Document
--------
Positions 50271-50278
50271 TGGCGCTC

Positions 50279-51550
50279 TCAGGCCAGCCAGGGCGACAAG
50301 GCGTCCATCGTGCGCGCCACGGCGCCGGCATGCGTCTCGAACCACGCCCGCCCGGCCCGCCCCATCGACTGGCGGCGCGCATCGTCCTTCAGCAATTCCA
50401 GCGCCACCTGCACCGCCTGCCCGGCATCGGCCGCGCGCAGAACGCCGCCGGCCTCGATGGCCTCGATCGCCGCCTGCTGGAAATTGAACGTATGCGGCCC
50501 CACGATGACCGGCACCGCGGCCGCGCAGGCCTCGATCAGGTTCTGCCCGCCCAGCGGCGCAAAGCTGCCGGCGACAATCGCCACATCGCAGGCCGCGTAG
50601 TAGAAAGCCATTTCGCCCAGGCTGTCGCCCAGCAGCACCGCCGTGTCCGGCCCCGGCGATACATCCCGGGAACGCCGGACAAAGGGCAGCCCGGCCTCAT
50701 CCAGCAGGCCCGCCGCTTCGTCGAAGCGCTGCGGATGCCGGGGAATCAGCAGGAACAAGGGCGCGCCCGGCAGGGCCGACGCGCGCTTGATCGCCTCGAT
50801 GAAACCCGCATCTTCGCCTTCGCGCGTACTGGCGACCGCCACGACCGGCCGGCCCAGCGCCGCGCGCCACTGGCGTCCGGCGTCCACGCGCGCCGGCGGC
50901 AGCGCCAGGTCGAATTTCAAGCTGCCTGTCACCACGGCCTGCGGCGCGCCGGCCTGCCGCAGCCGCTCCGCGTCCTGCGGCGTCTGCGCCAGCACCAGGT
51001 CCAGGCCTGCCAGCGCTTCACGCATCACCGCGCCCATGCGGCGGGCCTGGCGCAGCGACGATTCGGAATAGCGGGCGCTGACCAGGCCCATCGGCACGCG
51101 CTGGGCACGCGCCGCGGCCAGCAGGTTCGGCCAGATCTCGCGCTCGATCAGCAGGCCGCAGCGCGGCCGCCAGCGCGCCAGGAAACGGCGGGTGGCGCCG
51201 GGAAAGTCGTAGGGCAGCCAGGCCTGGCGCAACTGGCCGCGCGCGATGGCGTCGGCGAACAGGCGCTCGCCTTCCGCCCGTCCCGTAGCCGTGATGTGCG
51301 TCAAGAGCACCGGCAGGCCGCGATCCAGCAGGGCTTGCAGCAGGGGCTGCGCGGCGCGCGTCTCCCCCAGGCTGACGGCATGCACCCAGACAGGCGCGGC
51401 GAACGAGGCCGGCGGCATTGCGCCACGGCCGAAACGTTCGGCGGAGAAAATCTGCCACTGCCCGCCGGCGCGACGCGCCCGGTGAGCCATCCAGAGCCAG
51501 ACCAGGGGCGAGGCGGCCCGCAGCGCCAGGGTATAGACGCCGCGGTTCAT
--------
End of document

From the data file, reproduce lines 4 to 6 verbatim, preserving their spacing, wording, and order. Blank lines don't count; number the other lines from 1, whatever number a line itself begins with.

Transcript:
50279 TCAGGCCAGCCAGGGCGACAAG
50301 GCGTCCATCGTGCGCGCCACGGCGCCGGCATGCGTCTCGAACCACGCCCGCCCGGCCCGCCCCATCGACTGGCGGCGCGCATCGTCCTTCAGCAATTCCA
50401 GCGCCACCTGCACCGCCTGCCCGGCATCGGCCGCGCGCAGAACGCCGCCGGCCTCGATGGCCTCGATCGCCGCCTGCTGGAAATTGAACGTATGCGGCCC